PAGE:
Lucy Grizzli Sophie anne émond interview

Anne Émond on her latest film Lucy Grizzli Sophie, a techno-thriller about online harassment

The filmmaker talks about Fatal Attraction, online harassment and difficult women in a frank conversation about digital worlds.

In 2011, Anne Émond released her feature debut, Nuit #1. It was a harrowing, compelling film about a couple who meet at a club and hook up. They don’t even know each other’s names but soon get lost in an endless night of philosophical conversations that twist through the cold, bleak darkness. It’s a movie of shocking simplicity that captures the impending violence of masculinity and the fragile despair of contemporary life. It’s a movie about yearning, the charged intensity of sex and the emptiness of it all. Nuit #1 echoes through many of Émond’s follow-ups, from her masterpiece Nelly (an adaptation of the writing and life of Nelly Arcan) to her latest film Lucy Grizzli Sophie, an adaptation of a play of the same name.

Lucy Grizzli Sophie is a techno-thriller. Though most of the film unfolds in a country house in Bolton-Est, it’s a movie about the weight of online harassment and hate. The lush countryside locales are punctuated with an almost violent ping of notifications that inevitably come in torrentuous waves. Other parts of the film are entirely online; screens of 4Chan-like messageboards, violent discourses, and snippets of aggressive videos and games dominate the screen. It serves to narrow the gap between the online and IRL experiences. 

The film follows Sophie (Catherine-Anne Toupin, who also wrote the play and script) as she escapes from her life in the city. We’re not quite sure what she’s running from, but she seems unable to function without a daily bottle of wine and any brand of clear liquor. As she arrives at the doorsteps of her summer getaway, she’s already drunk. She holds herself together with remarkable grace as she faces off against her new housemate Martin (Guillaume Cyr), before vomiting clear bile over herself. He leads her into the house with a certain amount of gentleness and an uncertain tenderness, as if her body were radioactive, alluring and dangerous. As the film progresses and the pair seemingly grow closer, we also piece together Sophie’s backstory and what led her to this particular house at this specific moment.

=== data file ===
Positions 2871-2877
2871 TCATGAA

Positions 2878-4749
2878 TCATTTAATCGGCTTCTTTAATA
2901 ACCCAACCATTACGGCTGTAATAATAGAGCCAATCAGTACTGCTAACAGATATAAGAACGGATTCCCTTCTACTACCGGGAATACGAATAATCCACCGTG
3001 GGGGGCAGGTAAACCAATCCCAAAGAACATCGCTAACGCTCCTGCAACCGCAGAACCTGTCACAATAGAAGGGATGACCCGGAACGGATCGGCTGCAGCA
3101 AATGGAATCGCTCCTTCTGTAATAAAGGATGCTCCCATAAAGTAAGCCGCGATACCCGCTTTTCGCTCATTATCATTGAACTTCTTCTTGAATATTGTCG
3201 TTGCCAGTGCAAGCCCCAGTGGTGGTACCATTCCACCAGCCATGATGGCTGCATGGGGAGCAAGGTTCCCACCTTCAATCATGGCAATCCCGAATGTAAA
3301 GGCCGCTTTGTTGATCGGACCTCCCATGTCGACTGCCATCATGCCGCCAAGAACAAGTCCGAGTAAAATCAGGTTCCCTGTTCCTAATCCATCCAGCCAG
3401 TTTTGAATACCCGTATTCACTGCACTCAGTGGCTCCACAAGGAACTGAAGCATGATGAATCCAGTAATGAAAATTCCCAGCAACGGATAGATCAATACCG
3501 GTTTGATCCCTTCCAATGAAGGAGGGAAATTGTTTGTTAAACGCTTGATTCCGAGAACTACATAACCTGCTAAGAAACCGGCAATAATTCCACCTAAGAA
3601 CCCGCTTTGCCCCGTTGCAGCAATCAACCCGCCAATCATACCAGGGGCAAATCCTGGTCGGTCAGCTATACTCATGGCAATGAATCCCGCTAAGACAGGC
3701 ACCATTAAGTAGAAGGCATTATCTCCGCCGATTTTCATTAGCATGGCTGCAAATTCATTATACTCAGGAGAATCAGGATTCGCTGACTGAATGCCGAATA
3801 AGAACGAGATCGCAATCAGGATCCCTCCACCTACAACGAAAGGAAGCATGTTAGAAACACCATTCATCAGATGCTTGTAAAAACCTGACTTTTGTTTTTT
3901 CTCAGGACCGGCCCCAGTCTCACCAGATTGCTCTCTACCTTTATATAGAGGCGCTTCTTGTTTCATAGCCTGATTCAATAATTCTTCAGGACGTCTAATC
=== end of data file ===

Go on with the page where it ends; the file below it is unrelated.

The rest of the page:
“I read the play, and I just thought it was incredible,” says Émond. “It’s a real slow burner.” She was interested in Sophie’s character, the type of woman we rarely see in films. “A feminine character over 40 is rare, even if it’s becoming more common. Usually, these women are pressured by family, jobs or lovers. Sophie is not like that; this is a woman who doesn’t know how to define herself or her life, which is a major theme within the film.” 

Catherine-Anne Toupin, Lise Roy, and Guillaume Cyr all reprised their performances from the stage. Their performances are rich and embodied, rippling with tension. Although Émond loved the play, she could never see it live due to being out of the country during its run, allowing her freedom to adapt it. “They already knew their characters perfectly, and so they were able to dive even deeper into their complexity, which allowed me to dive deeper into transforming it into cinema,” she says.

First and foremost, she informed herself about the landscape of the thriller – relatively uncharted territory for her up to this point. She mentions Hitchcock’s Psycho as an influence, but also the films of Lynne Ramsay, mainly You Were Never Really Here, which she sees as a movie representing a “midpoint between an auteur film and a genre film.” Then, of course, she leans on the thrillers of the 1990s like Basic Instinct, Misery and Fatal Attraction

Lucy Grizzli Sophie anne émond interview